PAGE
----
For all you who might wonder – the excellent ‘Best for Puzzles’ site (a link is kindly provided on the right of this page) has a very good section on ‘Who’s Who’.

          • pommers
            Posted June 29, 2011 at 9:40 pm | Permalink

            It also offers a daily ‘coffee break cryptic’ which would get about 1* difficulty from me but is usually an enjoyable interlude as it uses all the common cryptic tricks but is pretty easy. Good for getting the brain into gear over the morning cup of tea!

  9. Sarah F
    Posted June 29, 2011 at 12:44 pm | Permalink

    Been out of action & off crosswords recently but am back, and getting the brain working again. Great puzzle and thanks to setter & reviewer.

    Now to watch Murray!

  10. Collywobbles
    Posted June 29, 2011 at 12:51 pm | Permalink

    Either I’m deteriorating Pommers or you are improving but I think that 2 *’s is a bit generous, or mean, depending on how you look at it

    • pommers
      Posted June 29, 2011 at 1:18 pm | Permalink

      Hi Collywobbles
      It may be me getting better I suppose! I’ve blogged about a dozen of Jay’s puzzles now and I think I may be getting to know how his mind works! For example, he nearly always includes a substitution clue, which was a type I was always slow to spot. Today we have 2 and I got them both immediately (10a and 16d).

      • crypticsue
        Posted June 29, 2011 at 1:22 pm | Permalink

        I am with Pommers on the 2* difficulty for this week’s Jay based on my solving time. I have been known to take a bit longer than today to solve his crosswords, particularly on the occasional Wednesdays when I was in the reviewing hot seat :)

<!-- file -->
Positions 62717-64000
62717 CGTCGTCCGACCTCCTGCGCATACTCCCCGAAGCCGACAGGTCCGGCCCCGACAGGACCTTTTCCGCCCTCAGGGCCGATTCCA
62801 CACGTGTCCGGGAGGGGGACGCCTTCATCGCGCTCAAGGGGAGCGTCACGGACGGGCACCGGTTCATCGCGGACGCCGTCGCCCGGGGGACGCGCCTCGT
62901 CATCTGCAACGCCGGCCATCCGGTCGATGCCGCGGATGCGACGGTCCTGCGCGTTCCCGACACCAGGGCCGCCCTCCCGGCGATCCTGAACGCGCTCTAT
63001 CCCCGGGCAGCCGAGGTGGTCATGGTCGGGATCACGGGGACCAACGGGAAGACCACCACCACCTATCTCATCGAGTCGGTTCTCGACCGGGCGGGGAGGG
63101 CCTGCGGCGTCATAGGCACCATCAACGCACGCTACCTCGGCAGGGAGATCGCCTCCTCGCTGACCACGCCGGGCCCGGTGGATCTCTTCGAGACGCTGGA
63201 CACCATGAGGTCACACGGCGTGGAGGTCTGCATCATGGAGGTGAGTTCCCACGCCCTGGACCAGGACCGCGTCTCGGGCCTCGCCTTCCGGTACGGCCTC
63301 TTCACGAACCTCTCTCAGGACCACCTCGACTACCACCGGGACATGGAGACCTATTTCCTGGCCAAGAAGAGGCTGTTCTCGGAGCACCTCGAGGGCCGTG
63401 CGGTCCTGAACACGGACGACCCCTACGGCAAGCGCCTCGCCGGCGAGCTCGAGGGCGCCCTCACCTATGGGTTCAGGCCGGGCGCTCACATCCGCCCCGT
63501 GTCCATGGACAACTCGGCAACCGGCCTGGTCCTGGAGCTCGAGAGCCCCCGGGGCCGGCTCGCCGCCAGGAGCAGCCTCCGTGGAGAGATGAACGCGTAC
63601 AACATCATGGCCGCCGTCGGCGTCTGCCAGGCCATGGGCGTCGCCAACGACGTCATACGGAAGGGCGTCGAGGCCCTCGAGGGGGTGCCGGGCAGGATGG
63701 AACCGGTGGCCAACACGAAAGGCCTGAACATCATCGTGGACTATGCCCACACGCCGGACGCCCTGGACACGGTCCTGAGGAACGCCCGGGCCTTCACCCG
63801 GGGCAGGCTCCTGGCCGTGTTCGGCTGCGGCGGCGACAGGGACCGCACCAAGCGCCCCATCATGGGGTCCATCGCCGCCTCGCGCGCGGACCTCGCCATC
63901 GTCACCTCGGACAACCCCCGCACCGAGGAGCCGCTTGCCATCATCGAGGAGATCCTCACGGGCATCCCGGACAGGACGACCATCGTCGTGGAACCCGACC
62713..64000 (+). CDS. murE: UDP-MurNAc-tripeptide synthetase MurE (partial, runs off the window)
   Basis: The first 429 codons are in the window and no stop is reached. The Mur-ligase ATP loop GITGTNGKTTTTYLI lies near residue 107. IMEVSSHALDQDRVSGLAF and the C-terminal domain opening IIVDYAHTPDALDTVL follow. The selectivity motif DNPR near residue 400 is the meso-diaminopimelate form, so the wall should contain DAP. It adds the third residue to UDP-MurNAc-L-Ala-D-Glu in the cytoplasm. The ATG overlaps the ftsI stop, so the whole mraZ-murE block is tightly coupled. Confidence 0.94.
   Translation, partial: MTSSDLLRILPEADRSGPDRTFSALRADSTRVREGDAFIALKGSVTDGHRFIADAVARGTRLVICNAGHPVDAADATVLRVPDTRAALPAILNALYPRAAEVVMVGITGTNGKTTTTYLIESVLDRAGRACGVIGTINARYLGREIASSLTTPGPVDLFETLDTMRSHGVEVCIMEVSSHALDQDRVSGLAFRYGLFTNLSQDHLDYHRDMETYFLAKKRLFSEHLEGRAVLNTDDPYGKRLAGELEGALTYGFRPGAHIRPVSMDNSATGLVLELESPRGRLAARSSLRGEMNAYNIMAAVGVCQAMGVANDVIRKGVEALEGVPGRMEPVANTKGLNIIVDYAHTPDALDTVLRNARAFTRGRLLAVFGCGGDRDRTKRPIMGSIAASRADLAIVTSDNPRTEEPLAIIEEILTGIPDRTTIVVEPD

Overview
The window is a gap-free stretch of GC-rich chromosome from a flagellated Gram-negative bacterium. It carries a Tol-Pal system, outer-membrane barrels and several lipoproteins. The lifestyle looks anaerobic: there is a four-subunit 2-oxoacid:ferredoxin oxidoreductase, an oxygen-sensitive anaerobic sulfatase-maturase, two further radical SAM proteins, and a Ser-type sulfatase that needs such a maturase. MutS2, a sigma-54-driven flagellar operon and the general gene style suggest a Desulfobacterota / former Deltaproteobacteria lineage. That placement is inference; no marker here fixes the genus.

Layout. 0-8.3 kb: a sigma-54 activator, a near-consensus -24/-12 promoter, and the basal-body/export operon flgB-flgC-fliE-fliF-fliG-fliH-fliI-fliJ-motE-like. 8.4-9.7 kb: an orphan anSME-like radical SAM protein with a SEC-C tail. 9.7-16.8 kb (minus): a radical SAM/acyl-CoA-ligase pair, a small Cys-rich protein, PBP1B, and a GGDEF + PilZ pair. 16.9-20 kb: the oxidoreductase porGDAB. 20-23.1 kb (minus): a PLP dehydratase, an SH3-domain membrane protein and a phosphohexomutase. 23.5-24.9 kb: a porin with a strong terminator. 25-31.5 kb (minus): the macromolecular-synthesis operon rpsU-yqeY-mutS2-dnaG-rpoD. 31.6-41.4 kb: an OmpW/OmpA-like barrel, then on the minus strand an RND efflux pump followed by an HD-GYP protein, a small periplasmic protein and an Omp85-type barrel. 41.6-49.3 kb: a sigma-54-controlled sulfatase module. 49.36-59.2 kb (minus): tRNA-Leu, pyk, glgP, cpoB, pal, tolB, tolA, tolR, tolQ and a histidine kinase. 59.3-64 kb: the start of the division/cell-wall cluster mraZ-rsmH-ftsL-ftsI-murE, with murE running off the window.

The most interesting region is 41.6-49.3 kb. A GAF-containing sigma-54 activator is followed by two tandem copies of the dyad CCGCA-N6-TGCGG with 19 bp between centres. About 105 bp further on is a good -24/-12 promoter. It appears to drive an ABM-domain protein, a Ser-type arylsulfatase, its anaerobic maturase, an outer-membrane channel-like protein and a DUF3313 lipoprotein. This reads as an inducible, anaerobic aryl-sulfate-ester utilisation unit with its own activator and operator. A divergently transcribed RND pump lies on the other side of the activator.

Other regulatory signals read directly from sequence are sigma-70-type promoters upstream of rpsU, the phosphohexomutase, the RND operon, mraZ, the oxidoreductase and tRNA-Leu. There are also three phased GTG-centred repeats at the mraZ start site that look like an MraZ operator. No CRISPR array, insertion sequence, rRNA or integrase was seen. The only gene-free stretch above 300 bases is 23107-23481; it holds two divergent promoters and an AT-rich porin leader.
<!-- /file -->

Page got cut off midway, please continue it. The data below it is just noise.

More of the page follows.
• Posted June 29, 2011 at 1:24 pm | Permalink

          Dito that, my solving time put it smack into two-star territory.

      • Heno
        Posted June 29, 2011 at 3:50 pm | Permalink

        Hi Pommers, yes those substitution clues are good, I got 16d ok but 10a was my last one in.

      • Collywobbles
        Posted June 29, 2011 at 5:04 pm | Permalink

        Pommers,
        What’s a substitution clue?

        • gnomethang
          Posted June 29, 2011 at 5:17 pm | Permalink

          Collywobbles, a substitution clue is where a word in the wordplay is defined then a letter (or short word) must be substituted to lead to the definition. Pommers has identified the two above and explained them well so best take a look.

          • Collywobbles
            Posted June 29, 2011 at 5:41 pm | Permalink

            Tks Gnomey, but I want to try to finish without looking at Pommers hints and then only resort to them as a last resort so as to improve my xword skills

            • pommers
              Posted June 29, 2011 at 5:49 pm | Permalink

              Hi Collywobbles
              A phrase in a clue such as ‘energy for Romeo’ would mean substitute an E(nergy) for R(omeo) in a word indicated by another part of the wordplay to get the word indicated by the definition. 10a is a fairly straightforward example.

              • Collywobbles
                Posted June 29, 2011 at 7:24 pm | Permalink

                Blimey Pommers, that’s a bit complicated for my simple mind but thanks for the explanation

                • pommers
                  Posted June 29, 2011 at 7:39 pm | Permalink

                  Once you get the hang of it it’s not too bad, and can produce some very good clues.
                  Take 10a today. OK, you have to spot what’s going on but then it is really quite good and very fair. The clue splits into 3 parts:
                  Fat = definition/answer
                  Police informer – think of a slang term for an informer or grass
                  gets time for name = substitution indicator, In the police informer swap the N for a T and, hey presto, you have a word meaning fat.